Physical – One of the often forgotten benefits of music is the increase in motor skills that comes along too.
A lot of athletes will take extra music training or even dance to help with their coordination and flexibility.
If you look at Dancing With The Stars, athletes are among the most successful partly because of this reason.
I think music’s effect on developing life-long skills is even more important than both of the previous categories combined. Music for music’s sake is fine and so is music for academia’s sake.
But music for life’s sake goes to the heart of music’s true power.
Bennett Reimer, author of A Philosophy of Music Education, at one point describes music as the language of feelings and meaning which can’t be expressed in words.
Music improves life in the following ways (just a few examples, I know there are more).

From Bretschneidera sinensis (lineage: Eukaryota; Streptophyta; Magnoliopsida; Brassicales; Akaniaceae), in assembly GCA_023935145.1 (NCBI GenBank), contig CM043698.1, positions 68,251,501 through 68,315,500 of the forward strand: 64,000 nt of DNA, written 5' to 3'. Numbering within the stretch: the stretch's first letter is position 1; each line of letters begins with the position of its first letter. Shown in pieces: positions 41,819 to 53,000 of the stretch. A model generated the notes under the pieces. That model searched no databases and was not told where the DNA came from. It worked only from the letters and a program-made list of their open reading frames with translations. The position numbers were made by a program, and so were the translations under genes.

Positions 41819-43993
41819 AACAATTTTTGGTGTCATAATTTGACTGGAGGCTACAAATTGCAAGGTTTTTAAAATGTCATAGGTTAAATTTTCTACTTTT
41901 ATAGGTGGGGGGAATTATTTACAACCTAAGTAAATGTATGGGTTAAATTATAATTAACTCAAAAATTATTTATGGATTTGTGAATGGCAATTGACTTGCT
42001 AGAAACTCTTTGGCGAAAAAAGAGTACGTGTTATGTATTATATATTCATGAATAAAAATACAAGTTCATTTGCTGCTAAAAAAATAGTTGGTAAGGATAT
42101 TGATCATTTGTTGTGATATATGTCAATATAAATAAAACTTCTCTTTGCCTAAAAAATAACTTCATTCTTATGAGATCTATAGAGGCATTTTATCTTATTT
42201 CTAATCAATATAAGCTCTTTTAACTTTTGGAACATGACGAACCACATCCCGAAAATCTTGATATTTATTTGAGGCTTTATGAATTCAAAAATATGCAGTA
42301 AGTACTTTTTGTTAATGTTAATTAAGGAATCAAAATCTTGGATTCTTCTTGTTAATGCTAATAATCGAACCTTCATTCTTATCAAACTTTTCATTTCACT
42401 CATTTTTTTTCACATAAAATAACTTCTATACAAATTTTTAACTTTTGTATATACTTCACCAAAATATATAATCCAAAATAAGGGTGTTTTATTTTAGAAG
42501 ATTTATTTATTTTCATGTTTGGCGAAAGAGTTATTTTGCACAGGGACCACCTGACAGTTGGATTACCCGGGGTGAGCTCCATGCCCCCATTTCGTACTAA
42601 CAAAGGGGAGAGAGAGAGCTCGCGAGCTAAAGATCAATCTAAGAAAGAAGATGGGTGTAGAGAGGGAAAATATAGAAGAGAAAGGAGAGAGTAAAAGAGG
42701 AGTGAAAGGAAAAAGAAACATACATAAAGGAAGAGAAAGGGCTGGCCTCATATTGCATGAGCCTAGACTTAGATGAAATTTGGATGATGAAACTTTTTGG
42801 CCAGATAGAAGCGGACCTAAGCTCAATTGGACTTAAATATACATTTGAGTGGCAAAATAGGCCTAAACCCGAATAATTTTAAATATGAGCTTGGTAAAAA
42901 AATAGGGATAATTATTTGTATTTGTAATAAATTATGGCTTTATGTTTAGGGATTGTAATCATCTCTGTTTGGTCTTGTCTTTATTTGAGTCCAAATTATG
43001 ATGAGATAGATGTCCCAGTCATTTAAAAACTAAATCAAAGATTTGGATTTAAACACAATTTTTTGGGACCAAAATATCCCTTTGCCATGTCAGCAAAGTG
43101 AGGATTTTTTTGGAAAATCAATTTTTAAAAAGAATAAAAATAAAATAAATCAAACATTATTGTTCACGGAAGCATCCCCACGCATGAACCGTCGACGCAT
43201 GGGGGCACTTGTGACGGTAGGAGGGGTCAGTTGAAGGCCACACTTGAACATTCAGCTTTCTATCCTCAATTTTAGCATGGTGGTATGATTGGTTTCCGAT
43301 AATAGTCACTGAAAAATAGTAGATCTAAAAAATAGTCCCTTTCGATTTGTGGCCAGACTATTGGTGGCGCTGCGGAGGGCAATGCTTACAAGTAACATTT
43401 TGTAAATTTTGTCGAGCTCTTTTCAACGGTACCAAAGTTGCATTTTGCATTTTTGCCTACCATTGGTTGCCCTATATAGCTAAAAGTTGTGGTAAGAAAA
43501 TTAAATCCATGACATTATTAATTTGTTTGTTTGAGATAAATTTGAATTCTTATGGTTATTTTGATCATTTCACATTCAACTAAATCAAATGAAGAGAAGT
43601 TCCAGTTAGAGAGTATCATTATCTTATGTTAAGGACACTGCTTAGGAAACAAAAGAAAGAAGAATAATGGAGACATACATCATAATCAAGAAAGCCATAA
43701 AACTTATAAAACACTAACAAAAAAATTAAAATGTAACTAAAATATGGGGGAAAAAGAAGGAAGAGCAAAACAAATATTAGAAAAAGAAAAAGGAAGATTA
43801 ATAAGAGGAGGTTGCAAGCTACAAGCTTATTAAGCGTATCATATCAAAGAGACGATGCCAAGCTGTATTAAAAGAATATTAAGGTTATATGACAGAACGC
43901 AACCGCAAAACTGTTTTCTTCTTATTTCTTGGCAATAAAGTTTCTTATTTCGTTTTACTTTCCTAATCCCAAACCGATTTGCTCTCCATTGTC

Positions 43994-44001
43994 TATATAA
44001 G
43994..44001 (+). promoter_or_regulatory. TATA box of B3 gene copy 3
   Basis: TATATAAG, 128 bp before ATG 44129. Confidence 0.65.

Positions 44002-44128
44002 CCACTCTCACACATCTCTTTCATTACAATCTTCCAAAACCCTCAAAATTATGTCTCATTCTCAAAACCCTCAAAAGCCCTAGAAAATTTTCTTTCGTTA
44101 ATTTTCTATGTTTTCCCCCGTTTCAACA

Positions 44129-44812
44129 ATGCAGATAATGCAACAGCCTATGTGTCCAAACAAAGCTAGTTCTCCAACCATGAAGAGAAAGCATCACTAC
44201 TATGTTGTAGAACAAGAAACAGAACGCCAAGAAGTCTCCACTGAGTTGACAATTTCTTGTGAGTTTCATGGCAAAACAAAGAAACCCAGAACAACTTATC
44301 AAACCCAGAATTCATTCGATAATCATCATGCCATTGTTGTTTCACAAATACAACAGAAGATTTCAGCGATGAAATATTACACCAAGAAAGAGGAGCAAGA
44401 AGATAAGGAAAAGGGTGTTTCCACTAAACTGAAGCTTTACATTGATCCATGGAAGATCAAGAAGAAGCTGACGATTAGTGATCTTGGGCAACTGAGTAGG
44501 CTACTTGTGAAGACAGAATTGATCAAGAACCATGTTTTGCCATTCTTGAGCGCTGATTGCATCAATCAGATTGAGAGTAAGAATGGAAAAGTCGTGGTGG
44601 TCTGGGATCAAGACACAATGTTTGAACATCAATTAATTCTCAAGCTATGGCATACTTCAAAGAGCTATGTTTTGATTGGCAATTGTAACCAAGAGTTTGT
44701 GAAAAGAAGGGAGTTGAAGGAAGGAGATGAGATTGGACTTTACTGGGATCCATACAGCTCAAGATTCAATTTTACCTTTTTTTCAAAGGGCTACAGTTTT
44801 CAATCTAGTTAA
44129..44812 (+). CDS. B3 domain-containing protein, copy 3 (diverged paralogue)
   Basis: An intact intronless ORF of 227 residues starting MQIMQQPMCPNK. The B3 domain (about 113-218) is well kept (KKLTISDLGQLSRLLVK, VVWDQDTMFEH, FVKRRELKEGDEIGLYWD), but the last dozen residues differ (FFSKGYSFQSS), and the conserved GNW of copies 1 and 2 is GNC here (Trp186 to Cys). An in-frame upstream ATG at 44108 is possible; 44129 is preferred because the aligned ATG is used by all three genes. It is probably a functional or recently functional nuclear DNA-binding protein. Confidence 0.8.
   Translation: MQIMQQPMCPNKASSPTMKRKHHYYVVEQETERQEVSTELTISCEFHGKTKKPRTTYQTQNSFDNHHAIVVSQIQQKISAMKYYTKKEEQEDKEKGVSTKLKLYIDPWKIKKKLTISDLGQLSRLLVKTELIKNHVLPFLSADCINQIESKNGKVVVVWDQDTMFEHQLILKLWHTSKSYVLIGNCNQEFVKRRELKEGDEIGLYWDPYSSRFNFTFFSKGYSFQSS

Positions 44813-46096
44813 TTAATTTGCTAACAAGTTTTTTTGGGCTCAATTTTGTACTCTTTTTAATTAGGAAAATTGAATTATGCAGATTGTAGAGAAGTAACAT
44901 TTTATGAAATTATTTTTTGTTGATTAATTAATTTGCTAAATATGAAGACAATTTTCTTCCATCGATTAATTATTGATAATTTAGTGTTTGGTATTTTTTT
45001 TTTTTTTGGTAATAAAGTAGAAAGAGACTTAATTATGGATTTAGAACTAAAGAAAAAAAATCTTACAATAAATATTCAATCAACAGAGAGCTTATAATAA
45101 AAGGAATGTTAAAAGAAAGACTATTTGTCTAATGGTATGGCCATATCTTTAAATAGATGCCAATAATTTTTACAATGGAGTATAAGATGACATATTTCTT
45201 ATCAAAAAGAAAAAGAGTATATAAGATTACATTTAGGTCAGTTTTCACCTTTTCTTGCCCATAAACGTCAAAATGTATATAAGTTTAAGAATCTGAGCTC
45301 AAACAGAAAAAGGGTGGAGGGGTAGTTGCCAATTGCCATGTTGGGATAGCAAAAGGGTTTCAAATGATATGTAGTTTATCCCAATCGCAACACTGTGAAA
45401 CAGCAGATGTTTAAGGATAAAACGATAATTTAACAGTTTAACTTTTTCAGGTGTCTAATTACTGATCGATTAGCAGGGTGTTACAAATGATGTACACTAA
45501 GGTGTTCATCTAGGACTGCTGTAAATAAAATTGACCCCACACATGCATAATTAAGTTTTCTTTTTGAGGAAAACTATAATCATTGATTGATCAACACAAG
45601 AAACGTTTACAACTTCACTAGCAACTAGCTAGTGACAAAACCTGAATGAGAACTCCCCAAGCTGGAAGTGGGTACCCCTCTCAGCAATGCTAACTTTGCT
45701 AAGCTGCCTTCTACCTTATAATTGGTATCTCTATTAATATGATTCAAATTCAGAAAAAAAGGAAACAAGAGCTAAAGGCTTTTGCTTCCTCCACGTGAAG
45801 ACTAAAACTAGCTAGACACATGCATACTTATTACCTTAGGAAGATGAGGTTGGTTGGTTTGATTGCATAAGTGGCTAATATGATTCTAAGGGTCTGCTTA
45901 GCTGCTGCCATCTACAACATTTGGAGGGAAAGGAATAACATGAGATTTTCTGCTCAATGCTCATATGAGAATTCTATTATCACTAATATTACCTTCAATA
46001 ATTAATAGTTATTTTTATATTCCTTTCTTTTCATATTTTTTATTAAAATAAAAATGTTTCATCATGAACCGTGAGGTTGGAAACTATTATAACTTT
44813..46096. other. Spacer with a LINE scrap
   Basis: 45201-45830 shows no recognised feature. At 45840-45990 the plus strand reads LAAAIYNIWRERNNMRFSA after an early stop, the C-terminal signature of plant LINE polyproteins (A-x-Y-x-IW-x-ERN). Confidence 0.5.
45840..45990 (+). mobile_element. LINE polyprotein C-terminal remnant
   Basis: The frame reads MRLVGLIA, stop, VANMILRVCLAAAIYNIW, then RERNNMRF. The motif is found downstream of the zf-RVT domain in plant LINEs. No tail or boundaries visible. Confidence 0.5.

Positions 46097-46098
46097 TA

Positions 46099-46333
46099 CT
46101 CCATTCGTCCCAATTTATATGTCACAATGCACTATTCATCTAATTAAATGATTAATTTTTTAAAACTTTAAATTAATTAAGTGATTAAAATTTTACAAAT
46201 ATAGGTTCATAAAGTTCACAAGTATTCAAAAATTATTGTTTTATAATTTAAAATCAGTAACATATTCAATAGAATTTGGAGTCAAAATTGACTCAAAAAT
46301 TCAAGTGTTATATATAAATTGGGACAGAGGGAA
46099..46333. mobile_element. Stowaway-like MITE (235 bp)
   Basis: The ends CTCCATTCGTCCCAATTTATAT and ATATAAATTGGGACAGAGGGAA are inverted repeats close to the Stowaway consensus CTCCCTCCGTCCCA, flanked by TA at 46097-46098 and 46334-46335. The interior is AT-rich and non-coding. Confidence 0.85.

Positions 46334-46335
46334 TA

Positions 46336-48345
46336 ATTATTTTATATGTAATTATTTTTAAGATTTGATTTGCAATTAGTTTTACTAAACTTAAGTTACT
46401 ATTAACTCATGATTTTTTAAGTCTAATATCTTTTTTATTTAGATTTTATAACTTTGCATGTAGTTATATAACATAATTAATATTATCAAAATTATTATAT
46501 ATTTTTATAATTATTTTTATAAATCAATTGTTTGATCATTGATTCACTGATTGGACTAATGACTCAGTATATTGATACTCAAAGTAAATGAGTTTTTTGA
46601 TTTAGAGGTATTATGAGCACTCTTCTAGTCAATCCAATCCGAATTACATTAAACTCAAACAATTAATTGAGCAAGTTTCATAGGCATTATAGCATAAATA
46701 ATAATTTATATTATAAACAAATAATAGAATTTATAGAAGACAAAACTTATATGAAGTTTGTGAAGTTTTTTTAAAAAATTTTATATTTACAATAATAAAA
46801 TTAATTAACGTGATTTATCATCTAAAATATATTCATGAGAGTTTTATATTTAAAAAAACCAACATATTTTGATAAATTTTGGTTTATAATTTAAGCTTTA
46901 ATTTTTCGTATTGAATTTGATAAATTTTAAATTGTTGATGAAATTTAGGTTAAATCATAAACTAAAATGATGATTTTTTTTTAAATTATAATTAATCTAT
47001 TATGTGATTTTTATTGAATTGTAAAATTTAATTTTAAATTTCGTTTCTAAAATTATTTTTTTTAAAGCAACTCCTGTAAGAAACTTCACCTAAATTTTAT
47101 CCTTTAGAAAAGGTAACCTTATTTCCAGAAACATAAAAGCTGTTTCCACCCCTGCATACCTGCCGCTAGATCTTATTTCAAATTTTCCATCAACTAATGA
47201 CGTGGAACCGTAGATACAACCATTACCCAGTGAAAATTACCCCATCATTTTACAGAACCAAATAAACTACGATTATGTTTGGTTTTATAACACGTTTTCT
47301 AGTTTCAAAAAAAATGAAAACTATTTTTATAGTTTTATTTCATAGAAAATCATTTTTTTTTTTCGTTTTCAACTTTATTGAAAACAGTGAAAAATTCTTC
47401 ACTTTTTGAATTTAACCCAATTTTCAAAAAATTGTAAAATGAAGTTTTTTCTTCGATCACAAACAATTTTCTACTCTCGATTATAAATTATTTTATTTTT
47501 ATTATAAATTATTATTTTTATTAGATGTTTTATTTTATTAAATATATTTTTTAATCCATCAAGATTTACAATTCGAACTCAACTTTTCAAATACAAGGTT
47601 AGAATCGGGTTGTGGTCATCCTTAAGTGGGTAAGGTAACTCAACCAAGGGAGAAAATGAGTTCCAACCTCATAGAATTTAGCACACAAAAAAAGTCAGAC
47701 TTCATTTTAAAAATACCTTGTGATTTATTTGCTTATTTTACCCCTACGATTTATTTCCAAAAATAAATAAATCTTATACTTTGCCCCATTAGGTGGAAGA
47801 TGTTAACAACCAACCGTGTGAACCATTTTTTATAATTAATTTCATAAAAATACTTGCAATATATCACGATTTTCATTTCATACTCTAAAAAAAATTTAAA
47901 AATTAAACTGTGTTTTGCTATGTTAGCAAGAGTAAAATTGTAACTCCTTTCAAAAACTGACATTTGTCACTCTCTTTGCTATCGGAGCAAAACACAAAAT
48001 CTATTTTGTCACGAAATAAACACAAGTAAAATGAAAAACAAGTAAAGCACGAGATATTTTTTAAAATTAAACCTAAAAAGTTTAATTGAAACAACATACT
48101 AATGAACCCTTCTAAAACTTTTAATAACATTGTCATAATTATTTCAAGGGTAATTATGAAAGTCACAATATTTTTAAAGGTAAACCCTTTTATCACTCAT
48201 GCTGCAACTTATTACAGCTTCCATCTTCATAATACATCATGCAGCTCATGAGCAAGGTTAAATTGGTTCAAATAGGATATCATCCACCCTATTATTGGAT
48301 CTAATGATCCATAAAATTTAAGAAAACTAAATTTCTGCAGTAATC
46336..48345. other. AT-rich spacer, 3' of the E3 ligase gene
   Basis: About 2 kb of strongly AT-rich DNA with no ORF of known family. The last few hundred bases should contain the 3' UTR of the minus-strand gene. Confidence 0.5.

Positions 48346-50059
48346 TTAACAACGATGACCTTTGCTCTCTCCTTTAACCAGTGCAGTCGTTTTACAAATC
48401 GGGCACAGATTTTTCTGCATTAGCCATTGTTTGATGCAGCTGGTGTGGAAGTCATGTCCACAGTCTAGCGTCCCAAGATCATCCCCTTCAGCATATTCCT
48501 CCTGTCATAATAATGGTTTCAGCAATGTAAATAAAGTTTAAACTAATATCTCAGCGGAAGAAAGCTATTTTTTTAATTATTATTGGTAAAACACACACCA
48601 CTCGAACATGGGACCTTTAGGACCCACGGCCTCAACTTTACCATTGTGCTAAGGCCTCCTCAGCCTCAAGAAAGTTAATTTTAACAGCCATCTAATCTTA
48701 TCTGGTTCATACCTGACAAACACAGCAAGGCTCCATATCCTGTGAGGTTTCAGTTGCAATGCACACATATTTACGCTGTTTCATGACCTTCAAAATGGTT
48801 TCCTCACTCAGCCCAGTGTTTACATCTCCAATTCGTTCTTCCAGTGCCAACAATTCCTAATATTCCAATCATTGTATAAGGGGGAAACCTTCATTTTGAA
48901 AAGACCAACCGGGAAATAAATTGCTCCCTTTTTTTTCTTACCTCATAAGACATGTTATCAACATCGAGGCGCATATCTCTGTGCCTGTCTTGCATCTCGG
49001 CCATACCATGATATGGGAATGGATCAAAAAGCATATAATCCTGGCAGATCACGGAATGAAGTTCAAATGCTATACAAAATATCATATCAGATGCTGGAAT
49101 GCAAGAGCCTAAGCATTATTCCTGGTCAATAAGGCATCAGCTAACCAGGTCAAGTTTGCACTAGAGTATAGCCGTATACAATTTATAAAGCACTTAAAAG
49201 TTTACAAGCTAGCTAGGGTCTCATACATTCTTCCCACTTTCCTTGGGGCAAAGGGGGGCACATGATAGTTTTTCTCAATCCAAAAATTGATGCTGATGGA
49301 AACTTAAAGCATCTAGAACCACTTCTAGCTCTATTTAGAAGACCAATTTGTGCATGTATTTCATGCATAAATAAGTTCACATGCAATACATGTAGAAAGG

Empathy – Performing music gives you insight into other people, cultures, and times. This makes you understand them and their experiences more, making you overall more empathetic.
This increased level of empathy also helps with social skills too.
Emotional Awareness – The emotional power of music and the practice of expression help you to recognize the emotion in yourself better.
Music improves emotional development, especially in those who are “stunted.”
Determination/Grit – Music is hard to do. Performing well takes skill and practice practice practice.
Mastering music helps you develop determination and grit in the face of difficulties and adversity.
Some advanced degree programs such as medical and law degrees, actually prefer to accept those with musical training because these people already know how to do the hard work.
Organization – Music has many (many many) different elements to it. Performing helps your brain learn to organize a lot of information which it then can use in all other aspects of life.
Discipline – Music skill takes consistent practice and effort over time. This self-discipline is a must for leaders and those wanting to find success in life.
Critical Thinking – Even if you can perfectly perform every notation on a piece of sheet music, you will need to make your own mark on music. This decision comes as a result of critical thinking which balances all your prior knowledge and experience.